The Corner of Twelve

If mediums are real, they'd surely be able to channel spirits here, where prisoners were held, in groups of twelve, and allowed to say their good-byes through the gate, before being taken to the guillotine. The sink mentioned in the post below is visible in the left foreground.  The Corner of Twelve is in the background of the picture, below, of the Women's Courtyard.  Perhaps you're like me and like the big picture.

The Women's Courtyard

Most female prisoners were allowed to enjoy fresh air, conversation, and diversion in this, the Women's Courtyard, attached to the Conciergerie prison in Paris.  Marie Antoinette wasn't afforded this luxury.  Exactly where her cell was located is unclear, especially because sections of the prison have been modified, but both exhibits linked to her (the mock cell and the cell attached to the chapel built in her memory by Louis XVIII during the Bourbon Restoration which is thought to be the actual site of her cell) are close to the trough-like sink, on the wall, that appears almost in the center of the picture.  The proximity of this sink, where women gathered to wash their clothing, to Marie Antoinette's cell, may have enabled her to listen to their conversation and vicariously enjoy their brief moments of sisterhood.  I hope she was able to and that it brought her consolation rather than a more lonely existence.  What I really hope is that some compassionate women were able to do what they do well - express their support and understanding.  Where would we women be without each other?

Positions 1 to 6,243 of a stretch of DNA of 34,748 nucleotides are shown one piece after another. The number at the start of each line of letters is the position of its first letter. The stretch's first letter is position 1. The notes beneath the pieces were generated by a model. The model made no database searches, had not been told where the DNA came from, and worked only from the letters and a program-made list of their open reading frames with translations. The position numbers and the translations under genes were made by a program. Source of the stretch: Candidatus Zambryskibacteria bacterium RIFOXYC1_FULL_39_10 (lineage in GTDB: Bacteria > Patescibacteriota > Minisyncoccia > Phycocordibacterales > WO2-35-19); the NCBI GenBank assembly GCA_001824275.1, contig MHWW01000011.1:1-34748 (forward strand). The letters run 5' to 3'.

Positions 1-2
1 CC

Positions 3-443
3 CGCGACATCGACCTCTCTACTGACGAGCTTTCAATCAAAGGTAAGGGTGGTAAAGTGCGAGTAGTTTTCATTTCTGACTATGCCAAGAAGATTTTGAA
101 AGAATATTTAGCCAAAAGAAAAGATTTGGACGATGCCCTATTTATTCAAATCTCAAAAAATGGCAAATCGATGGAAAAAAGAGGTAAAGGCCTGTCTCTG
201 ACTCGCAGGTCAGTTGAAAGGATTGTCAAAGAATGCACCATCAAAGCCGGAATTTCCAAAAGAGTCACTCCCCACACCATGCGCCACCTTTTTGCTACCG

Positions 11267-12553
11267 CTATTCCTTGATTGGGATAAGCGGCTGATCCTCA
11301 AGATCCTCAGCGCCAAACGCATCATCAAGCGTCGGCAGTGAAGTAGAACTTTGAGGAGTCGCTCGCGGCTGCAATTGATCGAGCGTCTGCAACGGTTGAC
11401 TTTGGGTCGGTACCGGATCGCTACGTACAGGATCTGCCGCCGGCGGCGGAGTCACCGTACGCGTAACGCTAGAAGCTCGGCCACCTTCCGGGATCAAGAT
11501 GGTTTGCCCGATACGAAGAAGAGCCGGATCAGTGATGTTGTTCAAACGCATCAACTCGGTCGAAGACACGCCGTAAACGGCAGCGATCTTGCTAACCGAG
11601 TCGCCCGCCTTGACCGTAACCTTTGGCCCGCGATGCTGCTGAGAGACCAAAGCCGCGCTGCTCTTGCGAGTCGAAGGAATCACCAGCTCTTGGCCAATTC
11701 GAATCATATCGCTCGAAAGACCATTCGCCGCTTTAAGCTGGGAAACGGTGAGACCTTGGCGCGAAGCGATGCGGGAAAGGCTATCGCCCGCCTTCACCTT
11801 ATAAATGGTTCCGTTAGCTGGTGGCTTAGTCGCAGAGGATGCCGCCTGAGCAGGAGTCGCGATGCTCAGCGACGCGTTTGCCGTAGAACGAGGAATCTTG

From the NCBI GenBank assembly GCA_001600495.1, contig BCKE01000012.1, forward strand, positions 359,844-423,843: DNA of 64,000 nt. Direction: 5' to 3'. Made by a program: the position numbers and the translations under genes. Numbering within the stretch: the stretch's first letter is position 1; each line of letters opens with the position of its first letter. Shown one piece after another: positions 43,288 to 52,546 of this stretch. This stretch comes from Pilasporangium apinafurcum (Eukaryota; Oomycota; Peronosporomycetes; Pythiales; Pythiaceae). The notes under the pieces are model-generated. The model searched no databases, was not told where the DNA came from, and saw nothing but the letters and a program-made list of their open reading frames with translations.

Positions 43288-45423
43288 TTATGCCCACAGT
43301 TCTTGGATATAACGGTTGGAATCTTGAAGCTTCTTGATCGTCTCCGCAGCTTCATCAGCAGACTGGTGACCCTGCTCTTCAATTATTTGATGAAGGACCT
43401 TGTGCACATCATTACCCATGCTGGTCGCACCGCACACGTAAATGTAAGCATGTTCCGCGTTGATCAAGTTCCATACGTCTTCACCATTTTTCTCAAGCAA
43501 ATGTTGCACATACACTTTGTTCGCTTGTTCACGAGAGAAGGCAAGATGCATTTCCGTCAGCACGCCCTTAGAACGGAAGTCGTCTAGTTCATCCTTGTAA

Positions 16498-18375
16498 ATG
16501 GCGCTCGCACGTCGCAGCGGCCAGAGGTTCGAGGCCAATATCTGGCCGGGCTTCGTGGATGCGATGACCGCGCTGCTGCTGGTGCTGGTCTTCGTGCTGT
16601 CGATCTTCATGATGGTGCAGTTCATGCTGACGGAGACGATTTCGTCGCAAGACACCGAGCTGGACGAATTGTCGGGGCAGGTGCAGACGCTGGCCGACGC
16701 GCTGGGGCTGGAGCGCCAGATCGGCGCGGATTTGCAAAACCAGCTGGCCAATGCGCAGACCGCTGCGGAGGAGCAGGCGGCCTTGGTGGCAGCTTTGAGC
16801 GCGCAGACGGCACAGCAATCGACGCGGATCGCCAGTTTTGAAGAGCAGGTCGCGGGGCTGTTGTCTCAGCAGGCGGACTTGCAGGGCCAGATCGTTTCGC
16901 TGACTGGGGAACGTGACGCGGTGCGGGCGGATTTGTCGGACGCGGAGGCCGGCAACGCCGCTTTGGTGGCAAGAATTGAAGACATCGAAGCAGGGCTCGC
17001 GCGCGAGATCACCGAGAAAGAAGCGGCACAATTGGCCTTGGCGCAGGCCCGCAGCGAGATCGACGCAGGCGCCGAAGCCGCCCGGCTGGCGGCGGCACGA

"My sister-in-law, also, is a mother."


In autumn of 1792, the Marquis de la Rouerie (who had fought in the American Revolution under the name of Colonel Armand) organized an insurrection in Brittany with the hope of rescuing Louis XVI.  The King was executed before their plan came to fruition.  de la Rouerie died heartbroken, the insurrection collapsed, and documents related to it were buried in a bottle in a garden.  Through the treachery of a Doctor Chévetal, the bottle and it's contents were unearthed and twelve of the conspirators were condemned to death.  One of the five related farewell letters was written by a Françoise Desilles, aged 24.  Madame Desilles was arrested, in error, but refused to save her life by revealing the name of her sister-in-law, the actual conspirator.  When urged to do so, for the sake of her children, she replied,  "My sister-in-law also is a mother."  The following is Françoise's June 18, 1793 farewell letter to her sister-in-law:  "My lot is cast, dearest.  Do not be grieved, but view the event with as much tranquillity as I do.  It is not without regret that I quit an existence which promised me happy days.  I have one favor to ask,  You know what is the fate of my unfortunate children.  Be a mother to them, dearest;  let them find in you an affectionate and beloved mother.  Adieu, dear.  I will not further prolong the time that I am spending in conversing with you.  I have to approach the Supreme Being, at whose feet I cast myself.  The resignation given me by the sweet persuasion that He will forgive me gives me joy.  Speak of me to my children, but repel all bitterness.  My trials are coming to an end, but yours will last.  Adieu, dear.  Cherish my memory, but do not lament my fate.  I beg you, dear, to arrange with my sisters the education of my children.  They have no resource but you three, and it is to you three that I confide them to serve them as a mother."